The historic Gospel appointed for The Feast of the Holy Trinity is, somewhat surprisingly, not an overtly Trinitarian text, but is, rather, about spiritual regeneration, Holy Baptism, and being “born again.” And, this Gospel is yet another example in which our Lord Jesus spoke most clearly, plainly, and precisely, and yet extreme mischief, confusion, and outright deception has been committed by Christians in interpreting and applying Jesus’ teaching concerning spiritual regeneration, Holy Baptism, and being “born again.” Nicodemus, a learned Pharisee and teacher of Israel, came to Jesus under cover of night that he might inquire of the Rabbi concerning His being the Messiah of God. Nicodemus confessed that he was inclined to believe Jesus because of the miraculous signs He performed, but Jesus answered Nicodemus saying, “Truly, truly, I say to you, unless one is born again he cannot see the kingdom of God.” Nicodemus, also, understood Jesus’ words at face value saying, “How can a man be born when he is old? Can he enter a second time into his mother’s womb and be born?” That is the plain, simple, natural reading of Jesus’ words. His words are not mysterious or difficult to understand, no more than Jesus’ words, “This is my body,” and “This is my blood.” By Jesus’ words alone, Nicodemus was right to understand them plainly and literally.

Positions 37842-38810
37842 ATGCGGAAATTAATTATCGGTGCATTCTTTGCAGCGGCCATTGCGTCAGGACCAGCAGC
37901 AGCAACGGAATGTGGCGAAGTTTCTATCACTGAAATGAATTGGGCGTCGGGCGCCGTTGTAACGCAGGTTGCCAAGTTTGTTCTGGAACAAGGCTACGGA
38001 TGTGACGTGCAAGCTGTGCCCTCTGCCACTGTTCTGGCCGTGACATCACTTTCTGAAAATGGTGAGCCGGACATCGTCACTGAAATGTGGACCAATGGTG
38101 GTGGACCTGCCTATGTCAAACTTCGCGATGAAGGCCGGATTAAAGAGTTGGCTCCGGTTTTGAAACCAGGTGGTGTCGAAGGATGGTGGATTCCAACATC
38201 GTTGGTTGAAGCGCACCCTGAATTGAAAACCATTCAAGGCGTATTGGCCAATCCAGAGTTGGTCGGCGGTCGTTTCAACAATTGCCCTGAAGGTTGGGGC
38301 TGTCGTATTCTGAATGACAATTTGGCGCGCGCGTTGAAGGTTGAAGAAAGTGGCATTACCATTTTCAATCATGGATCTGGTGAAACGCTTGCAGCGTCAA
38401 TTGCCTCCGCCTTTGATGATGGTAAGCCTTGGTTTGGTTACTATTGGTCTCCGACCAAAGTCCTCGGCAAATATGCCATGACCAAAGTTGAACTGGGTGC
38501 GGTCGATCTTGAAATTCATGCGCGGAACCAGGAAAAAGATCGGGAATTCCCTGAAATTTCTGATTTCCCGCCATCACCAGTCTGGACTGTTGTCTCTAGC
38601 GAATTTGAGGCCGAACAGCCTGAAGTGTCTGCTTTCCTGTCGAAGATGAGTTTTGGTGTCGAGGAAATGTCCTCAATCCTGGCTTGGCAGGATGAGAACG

However, in this case, Jesus was not speaking literally, but spiritually and metaphorically. How do we know this? Because Jesus went on to explain precisely that saying, “Truly, truly, I say to you, unless one is born of water and the Spirit, he cannot enter the kingdom of God. That which is born of the flesh is flesh, and that which is born of the Spirit is spirit.” Jesus offered no such spiritual explanation of His words concerning His body and blood in the Supper. One must be spiritually “born again” in order to enter the kingdom of God. Jesus’ use of the analogy of birth is of extreme importance. Jesus beckoned Nicodemus to consider his supernatural and spiritual rebirth in light of his natural and physical birth. We are completely passive in our natural births. We did not choose to be born, when to be born, or where to be born. We did not choose our parents, grandparents, or siblings. We did not choose our race or ethnicity, the geographical location of our birth, or our nationality. We did not even choose whether we would be male or female. In truth, birth is not something that you choose in any way at all, but birth is something that happens to you wholly apart from your choosing, your reason and understanding, and any decision you might make. That is precisely how Jesus would have you consider your spiritual rebirth in Holy Baptism: Being “born again” is something that happens to you, wholly apart from your choosing, your reason and understanding, or any decision you might make. Being “born again” is the work of God the Father, by His Holy Spirit, working through His Word, His Son. And so, being “born again” is the work of the Holy Trinity in unity.